Although there have been a huge number of changes between the Linux 2.4.29 kernel to the Linux 2.6.10 kernel could affect overall performance (both in and outside of the ext3 filesystem), we expect that two ext3 features, removing BKL from ext3 (as described in Section 2.2) and reservation based block allocation (as described in Section 2.3) are likely to significantly impact the throughput of the tiobench benchmark. In this sequential write test, multiple threads are sequentially writing/allocating blocks in the same directory. Allowing allocations concurrently in this case most likely will reduces the CPU usage and improves the throughput. Also, with reservation block allocation, files created by multiple threads in this test could be more contiguous on disk, and likely reduce the latency while writing and sequential reading after that.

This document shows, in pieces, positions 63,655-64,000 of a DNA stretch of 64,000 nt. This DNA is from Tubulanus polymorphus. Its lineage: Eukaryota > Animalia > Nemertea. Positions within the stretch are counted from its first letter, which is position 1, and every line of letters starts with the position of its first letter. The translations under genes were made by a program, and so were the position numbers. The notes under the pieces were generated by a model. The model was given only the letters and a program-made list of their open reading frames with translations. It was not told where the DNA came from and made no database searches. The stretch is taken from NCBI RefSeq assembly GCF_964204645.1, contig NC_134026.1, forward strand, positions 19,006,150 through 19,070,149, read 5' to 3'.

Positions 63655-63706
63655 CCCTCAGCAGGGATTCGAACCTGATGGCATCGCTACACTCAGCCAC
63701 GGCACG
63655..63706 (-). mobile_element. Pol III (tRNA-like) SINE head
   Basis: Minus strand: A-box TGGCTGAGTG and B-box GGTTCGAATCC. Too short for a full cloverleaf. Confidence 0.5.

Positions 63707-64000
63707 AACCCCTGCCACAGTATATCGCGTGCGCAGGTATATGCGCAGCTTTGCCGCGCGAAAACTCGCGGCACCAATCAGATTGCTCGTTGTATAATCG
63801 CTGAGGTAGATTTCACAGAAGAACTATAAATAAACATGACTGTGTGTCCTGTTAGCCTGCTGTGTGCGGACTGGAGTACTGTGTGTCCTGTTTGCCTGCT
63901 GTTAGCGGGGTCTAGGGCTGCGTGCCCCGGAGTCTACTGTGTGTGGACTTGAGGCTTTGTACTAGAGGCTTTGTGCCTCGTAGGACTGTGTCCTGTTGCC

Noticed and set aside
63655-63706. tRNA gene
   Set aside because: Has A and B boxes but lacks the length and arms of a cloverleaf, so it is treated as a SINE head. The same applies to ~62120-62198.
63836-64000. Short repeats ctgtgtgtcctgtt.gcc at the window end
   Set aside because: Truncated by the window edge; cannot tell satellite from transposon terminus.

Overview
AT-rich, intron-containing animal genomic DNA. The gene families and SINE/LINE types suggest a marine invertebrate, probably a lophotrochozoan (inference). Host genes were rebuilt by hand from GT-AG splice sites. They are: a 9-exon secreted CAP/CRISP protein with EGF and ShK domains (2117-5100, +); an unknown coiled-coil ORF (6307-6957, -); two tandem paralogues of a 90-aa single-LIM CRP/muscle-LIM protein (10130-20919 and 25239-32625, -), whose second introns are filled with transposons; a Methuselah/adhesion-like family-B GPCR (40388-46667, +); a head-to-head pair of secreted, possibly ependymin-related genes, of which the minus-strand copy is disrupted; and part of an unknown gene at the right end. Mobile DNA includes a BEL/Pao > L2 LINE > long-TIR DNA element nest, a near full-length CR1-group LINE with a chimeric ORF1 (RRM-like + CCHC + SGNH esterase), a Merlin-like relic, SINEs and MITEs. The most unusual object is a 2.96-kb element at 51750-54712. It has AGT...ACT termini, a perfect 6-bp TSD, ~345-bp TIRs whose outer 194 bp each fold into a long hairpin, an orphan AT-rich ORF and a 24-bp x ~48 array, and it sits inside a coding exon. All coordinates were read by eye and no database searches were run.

Figure 1 and Figure 2 show the sequential write and sequential read test results of the tiobench benchmark, on the three selected kernels, with threads ranging from 1 to 64. The total files size used in this test is 4GB and the blocksize is 16348 byte. The test was done on a single 18G SCSI disk. The graphs indicate significant throughput improvement from the 2.4.29 kernel to the Linux 2.6.10 kernel on this particular workload. Figure 2 shows the sequential read throughput has been significantly improved from Linux 2.4.29 to Linux 2.6.10 on ext3 as well.
When we applied the extents patch set, we saw an additional 7-10% throughput improvement on tiobench sequential write test. We suspect the improvements comes from the combination of delayed allocation and multiple block allocation patches. As we noted earlier, having both features could help lay out files more contiguously on disk, as well as reduce the times to update the metadata, which is quite expensive and happens quite frequently with the current ext3 single block allocation mode. Future testing are needed to find out which feature among the three patches (extents, delayed allocation and extent allocation) is the key contributor of this improvement.